Singleton v. Fifth Third Bank (IN)

Summary: Borrower’s action of issuing an order to wire funds on the date payment was due constituted “making payment” under a forbearance agreement with the lender, and was not considered untimely.


Singleton v. Fifth Third Bank, 977 N.E.2d 958 (Ind. Ct. App. 2012).


Facts: From 2004 through 2008, Fifth Third Bank made loans to Rick Singleton. In 2010, Fifth Third filed a complaint for foreclosure. In April 2011, Singleton and Fifth Third entered into a Forbearance Agreement regarding the foreclosure action. As part of the agreement, Singleton was to make 5 payments to Fifth Third with the final payment to be made on June 30, 2011. For all payments except the final payment, the parties agreed on a grace period of 5 business days. For the May 30 payment, Singleton initiated a wire transfer from his bank to Fifth Third on June 6, 2011 (which was the 5th business day of the grace period). This payment was received by Fifth Third on June 7 (the 6th business day). The parties sought a declaratory judgment from the court on the timeliness of the payment. The court ruled that the transfer was initiated in a timely manner. The court determined that regardless of the receipt of the payment, which was outside of Singleton’s control, the payment was made pursuant to the terms of the agreement. The court then admonished Singleton not to let this dispute arise again for the June 30 payment.

On June 30, Singleton’s attorney corresponded by phone and email multiple times with the attorney for Fifth Third. The conversations were related to the method of final payment. In these communications, counsel for Singleton reportedly asked which form of payment was necessary so that the bank would not make a late payment claim. He also asked if counsel for the bank would like them to “bring a check to your office…, bring it to a Fifth Third branch, wire-transfer the funds; or was there another method preferred by Watkins or the bank.” Counsel for the bank requested the wire transfer. Singleton then requested that his counsel get written confirmation from Fifth Third’s counsel because of the way they handled the previous transfer. Counsel for the bank sent an email indicating that funds should be transferred, “by wire transfer, as always.” Singleton’s counsel made the transfer of the funds for payment at 3:39 p.m. The funds were received by Fifth Third on July 1. Fifth Third then moved for the entry of the agreed final judgment based on untimely payment.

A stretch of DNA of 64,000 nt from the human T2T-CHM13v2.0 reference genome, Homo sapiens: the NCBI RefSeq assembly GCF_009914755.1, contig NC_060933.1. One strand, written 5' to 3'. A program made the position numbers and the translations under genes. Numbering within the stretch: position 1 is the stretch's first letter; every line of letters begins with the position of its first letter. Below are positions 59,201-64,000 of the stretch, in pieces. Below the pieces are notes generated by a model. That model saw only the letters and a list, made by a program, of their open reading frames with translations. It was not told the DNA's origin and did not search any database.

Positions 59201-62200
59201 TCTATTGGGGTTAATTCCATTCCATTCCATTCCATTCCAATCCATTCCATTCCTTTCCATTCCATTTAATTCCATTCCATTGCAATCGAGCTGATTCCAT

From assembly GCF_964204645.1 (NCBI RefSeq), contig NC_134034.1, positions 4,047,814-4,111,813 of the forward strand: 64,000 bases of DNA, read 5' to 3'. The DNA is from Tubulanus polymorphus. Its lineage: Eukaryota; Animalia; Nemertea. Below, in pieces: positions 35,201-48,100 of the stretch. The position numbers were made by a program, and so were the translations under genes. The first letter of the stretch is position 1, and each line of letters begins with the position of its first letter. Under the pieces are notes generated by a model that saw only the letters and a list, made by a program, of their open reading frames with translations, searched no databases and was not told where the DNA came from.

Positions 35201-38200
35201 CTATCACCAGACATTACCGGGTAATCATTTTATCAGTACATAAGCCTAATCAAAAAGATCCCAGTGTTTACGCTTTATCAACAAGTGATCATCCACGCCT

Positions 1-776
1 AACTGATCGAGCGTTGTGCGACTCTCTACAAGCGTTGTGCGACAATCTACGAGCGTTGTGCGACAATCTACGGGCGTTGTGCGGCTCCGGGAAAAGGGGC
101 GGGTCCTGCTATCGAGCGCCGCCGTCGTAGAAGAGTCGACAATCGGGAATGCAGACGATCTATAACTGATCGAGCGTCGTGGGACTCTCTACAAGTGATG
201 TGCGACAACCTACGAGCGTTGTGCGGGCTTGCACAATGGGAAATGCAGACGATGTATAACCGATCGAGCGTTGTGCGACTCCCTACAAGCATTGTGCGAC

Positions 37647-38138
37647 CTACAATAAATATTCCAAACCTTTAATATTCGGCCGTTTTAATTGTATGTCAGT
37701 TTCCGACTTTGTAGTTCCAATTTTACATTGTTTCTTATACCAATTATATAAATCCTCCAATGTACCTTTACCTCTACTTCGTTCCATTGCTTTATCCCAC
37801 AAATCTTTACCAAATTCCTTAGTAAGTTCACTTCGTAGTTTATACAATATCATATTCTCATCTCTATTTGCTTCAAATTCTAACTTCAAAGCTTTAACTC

After hearing arguments, the court granted the motion, determining that Singleton “had unfettered control of when and where to make the final payment,” that he “chose to replicate the problem that was created by the [previous] wire transfer,” and that “[i]t is axiomatic that the party who is best able to avoid a loss should bear it.” Since the court determined that Singleton was “in the best position to prevent a late payment,” it found that the equities were on the side of Fifth Third and ruled in their favor. Singleton filed a timely appeal.


Holding: Reversed and Remanded. Based on the Forbearance Agreement and the directive from Fifth Third’s counsel on the method of payment, the appellate court found that the payment was not untimely. The appellate court observed that the contract did not expressly provide for, or exclude, any particular method of payment. It was also silent as to the date a payment would be deemed made, if it was made using a funds-transfer system or other method of payment. Finally, there was no information indicating which statute or regulation would govern the interpretation of the agreement’s payment provisions. The court refused to expand upon the general contract language which, only directed Singleton to “make payments,” indicating that it was not at liberty to “supply omitted terms while professing to construe a contract.” Therefore, the court found that the language of the agreement did not support a finding that the payment was untimely.

The appellate court also disagreed with the trial court’s assertion that Singleton “chose to replicate the problem created by the previous wire transfer,” or that, “he was the party best able to avoid the loss,” and therefore should bear it. The court pointed to the fact that Singleton’s attorney made multiple communications to the attorney for Fifth Third regarding the appropriate method of payment for the final payment. The court found that: (1) Singleton’s actions were not inconsistent with the trial court’s previous ruling; (2) at a minimum, counsel for Fifth Third also believed that payment by wire transfer was required; and (3) counsel made this belief known in direct response to the question posed by Singleton’s attorney. 

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By: ATG Underwriting Department | Posted on: Fri, 03/15/2013 - 3:22pm